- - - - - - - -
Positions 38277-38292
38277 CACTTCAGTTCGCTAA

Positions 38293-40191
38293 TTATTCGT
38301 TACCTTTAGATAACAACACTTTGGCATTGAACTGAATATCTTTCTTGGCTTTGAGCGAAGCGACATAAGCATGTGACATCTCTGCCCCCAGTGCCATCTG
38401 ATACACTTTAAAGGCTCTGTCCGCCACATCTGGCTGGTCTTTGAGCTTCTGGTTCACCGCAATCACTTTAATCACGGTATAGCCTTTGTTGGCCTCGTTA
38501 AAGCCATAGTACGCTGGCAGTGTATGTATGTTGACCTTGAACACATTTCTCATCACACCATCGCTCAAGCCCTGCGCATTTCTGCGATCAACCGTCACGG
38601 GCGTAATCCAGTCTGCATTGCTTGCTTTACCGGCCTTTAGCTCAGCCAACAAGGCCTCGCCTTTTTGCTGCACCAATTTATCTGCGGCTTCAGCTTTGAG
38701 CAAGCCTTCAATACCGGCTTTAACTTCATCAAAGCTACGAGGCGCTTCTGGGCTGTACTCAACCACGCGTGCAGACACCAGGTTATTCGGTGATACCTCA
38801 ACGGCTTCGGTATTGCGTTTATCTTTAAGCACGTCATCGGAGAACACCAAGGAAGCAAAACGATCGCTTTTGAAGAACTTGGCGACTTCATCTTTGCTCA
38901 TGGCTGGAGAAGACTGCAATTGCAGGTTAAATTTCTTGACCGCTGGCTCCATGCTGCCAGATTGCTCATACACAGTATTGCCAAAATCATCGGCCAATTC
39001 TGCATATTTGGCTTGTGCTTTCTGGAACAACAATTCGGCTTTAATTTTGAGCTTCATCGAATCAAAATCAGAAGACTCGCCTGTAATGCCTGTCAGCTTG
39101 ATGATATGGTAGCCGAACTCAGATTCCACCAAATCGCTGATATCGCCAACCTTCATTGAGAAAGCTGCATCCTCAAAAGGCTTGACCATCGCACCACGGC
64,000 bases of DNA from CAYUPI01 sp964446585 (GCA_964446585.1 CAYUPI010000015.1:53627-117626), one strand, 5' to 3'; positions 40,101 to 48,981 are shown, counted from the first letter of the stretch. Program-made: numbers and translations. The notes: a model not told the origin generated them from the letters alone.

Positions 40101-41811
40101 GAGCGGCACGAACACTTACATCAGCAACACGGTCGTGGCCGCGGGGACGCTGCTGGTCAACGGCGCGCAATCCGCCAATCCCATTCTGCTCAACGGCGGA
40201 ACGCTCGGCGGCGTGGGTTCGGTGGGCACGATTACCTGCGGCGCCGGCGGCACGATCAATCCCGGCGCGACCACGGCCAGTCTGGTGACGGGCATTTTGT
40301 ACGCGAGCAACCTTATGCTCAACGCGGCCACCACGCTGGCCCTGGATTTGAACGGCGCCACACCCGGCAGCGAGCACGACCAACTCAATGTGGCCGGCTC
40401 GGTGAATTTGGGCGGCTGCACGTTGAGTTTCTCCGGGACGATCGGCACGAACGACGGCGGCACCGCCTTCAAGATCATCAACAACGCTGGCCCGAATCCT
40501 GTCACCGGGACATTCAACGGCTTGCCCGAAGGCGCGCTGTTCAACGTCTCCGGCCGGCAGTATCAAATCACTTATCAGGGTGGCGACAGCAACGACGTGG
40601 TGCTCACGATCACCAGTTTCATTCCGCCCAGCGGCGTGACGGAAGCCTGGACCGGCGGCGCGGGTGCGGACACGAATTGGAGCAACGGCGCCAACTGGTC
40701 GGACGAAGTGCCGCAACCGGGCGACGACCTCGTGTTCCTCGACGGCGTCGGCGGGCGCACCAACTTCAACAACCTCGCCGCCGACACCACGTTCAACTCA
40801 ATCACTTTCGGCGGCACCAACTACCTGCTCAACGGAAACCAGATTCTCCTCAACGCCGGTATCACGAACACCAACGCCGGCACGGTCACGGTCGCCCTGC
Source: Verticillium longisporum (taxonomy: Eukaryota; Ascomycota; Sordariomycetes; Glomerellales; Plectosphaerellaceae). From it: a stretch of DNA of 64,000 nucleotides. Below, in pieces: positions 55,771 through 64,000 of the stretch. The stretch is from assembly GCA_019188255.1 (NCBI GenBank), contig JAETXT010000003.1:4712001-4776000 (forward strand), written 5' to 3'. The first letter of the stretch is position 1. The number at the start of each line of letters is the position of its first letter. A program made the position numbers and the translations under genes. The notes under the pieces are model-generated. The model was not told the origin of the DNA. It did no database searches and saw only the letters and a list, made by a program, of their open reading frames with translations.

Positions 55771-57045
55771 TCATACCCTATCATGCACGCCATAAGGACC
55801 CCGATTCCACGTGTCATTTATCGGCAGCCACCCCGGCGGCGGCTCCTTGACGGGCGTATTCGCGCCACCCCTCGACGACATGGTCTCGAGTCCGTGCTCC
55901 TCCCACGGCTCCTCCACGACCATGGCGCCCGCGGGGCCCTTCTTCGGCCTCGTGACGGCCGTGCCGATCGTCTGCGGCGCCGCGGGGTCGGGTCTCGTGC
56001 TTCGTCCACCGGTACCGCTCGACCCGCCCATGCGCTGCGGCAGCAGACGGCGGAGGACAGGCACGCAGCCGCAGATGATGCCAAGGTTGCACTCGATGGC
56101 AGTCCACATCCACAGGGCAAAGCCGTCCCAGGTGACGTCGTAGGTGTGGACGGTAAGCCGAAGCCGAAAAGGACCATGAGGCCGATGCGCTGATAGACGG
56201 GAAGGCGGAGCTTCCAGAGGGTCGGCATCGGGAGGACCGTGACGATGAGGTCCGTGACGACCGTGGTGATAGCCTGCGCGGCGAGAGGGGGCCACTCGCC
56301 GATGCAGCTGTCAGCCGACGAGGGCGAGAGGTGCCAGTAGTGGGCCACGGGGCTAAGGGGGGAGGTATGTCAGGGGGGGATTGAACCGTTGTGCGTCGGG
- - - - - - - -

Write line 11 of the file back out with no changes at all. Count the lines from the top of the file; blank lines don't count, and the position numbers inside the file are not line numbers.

38901 TGGCTGGAGAAGACTGCAATTGCAGGTTAAATTTCTTGACCGCTGGCTCCATGCTGCCAGATTGCTCATACACAGTATTGCCAAAATCATCGGCCAATTC